Everyone has different personality traits. Some are hard-driving, get to the meat of the matter forces. Others are more relaxed, preferring to develop relationships before focusing on the issues. Still others use humor as a defensive or offensive tactic.

How do you come to understand your basic personality traits? Observe how you act around those you are comfortable with; family, close friends, school chums. Are you the one cracking the jokes? Do they look to you to decide what to do? Are you always trying to keep everyone happy? How you act with these groups is a mirror as to your natural personality. You are relaxed and at ease. It is this personality that is "you".

Knowing that you have a primary personality does not mean that it is the only one you can deploy during a negotiation. But it does let you understand your most sincere delivery style. As your mix the four negotiating styles in any negotiating situation you should find that you shift back to your primary style when trying to make an especially important point or close a deal. It is the strong under-current of sincerity you emit in this mode that signals the other person that this is your final concession, your highest bid or the point at which you are about to walk away from the table. It is a powerful message!

Knowing how to deliver key messages with intense sincerity is part of the art of negotiating.

Do personality traits affect negotiation skills?

There are four primary negotiating styles. They are similar to management styles or personalities.

We learn to negotiate from birth through our experiences, education, and from the people around us. From our first cries when hungry, the reactions of others reinforce our predominant negotiating behavior. We learn based on what we find works with others. We also learn that different approaches work on different people and, as a result, we develop additional styles.

Each is a blend of the four primary styles. Our predominant negotiating style is the manner in which we are most comfortable when interacting with others.

Consider how you act with other people; especially strangers in a stressful situation. You can probably identify your predominant negotiating style pretty accurately as long as you listen to what others think of your style at home or around the office. We constantly negotiate with them. Their perceptions are a mirror available to you if you are willing to look.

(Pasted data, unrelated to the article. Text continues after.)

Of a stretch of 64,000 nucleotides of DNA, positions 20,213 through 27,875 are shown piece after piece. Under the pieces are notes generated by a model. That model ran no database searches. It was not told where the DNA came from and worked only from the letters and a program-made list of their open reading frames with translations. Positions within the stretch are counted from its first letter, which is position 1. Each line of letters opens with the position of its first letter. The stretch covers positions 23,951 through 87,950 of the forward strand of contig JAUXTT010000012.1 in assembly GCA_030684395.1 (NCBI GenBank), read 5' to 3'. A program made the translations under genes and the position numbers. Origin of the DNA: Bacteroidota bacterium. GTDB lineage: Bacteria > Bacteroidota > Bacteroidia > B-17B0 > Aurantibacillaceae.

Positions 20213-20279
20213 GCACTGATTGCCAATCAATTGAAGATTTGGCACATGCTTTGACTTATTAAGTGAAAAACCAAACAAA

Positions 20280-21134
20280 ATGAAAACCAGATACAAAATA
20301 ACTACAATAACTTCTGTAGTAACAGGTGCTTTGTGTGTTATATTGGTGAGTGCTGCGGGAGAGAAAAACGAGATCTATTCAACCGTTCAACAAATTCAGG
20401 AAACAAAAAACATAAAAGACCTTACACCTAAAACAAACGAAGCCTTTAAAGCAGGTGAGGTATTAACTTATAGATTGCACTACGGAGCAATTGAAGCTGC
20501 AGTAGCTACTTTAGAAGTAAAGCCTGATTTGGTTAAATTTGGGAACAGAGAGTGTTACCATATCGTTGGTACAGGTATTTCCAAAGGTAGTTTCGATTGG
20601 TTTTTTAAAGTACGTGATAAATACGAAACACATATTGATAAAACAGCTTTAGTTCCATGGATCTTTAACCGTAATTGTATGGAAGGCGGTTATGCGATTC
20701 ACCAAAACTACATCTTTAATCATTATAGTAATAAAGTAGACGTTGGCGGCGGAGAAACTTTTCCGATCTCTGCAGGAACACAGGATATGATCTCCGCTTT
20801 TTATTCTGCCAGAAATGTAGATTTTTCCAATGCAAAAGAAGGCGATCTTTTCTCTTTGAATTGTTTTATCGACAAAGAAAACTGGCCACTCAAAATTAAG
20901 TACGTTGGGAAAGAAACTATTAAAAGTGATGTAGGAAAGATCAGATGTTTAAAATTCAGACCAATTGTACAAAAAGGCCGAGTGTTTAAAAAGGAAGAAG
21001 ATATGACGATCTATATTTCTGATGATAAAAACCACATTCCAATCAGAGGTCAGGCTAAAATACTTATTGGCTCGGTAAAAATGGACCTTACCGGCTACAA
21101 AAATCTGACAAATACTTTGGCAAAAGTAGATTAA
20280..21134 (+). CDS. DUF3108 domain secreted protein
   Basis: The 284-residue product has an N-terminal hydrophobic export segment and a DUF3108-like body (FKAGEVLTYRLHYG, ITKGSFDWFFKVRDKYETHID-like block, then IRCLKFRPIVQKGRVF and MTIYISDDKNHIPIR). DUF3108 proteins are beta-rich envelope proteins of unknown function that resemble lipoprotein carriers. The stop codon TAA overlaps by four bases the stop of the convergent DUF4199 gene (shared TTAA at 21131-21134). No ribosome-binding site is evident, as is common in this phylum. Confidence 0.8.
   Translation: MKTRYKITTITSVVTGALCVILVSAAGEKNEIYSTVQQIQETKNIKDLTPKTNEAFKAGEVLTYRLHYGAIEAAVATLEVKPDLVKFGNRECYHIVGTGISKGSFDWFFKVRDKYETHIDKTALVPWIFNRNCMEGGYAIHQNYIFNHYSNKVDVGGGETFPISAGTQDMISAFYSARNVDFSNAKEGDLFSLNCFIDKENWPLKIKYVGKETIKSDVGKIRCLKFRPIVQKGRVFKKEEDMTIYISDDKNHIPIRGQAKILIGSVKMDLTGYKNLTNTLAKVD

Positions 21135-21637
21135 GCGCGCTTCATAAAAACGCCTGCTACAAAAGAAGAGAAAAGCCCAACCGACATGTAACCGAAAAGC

We also have a natural style. This is the style that emerges when we are physically threatened or under severe stress. My natural style is much less collaborative! Understanding your predominant and natural styles will help you will understand how you react with others. Now comes the difficult part.

One's predominant style is a learned style. That means we can learn and develop different styles.

Now comes the difficult part.

Each negotiating situation deserves its unique style. One does not negotiate the same way with his wife as he would a business adversary, boss, or even the children. There are differing power bases and interests to be considered and respected. A negotiator is most effective when able to deploy a complimentary negotiating style to each situation.

Effective negotiators are like chameleons. They adapt to each situation. The benefit of being comfortable with a number of negotiating styles is that the appropriate style can be strategically used at will. In any negotiation one might use several different styles depending on the reaction of the other person.

Feelings Matter in a Negotiation

No one can win every negotiation. Many suggest making each negotiation a "Win/Win" situation. The reality is that there is always a winner and a loser.

It seems to be a more realistic strategy to seek a solution that allows both parties to come away with acceptable terms. Doing this provides each person enough incentive, positive or negative, to support and live up to any agreement that is reached.

Noteworthy is the mention of positive or negative incentives. Pain and fear are strong incentives. So is deprivation. The result of a negotiation need not be mutually beneficial. It just must result in mutual motivation to live up to the agreement.

This mutual incentive is the basis of every relationship whether it is in a marriage, friendship, or business setting. If you remove the incentive for either, the agreement may fail, and survival of the relationship may be jeopardized.

The feelings of losers must be considered. Over and above the incentive they may have to keep the agreement, the fact that they lost can breed feelings of resentment and ill will. In a close, personal relationship you do not want to win the battle but lose the war.

The practiced negotiator will always seek ways to make the other side feel good at the end of the negotiation. They know the relationship is often more important than the issue at hand.

Life's a Jungle

We live in a competitive environment. At home there is competition over who gets the car, who takes out the trash, who takes the first shower. In school it's who gets the boy or girl, who makes the touchdown, and who has the correct answer. At work, as would be expected, competition is rampant.

In today's civilized world competitors don't have the luxury of killing each other. To survive and evolve man has learned to lose and return to negotiate another day.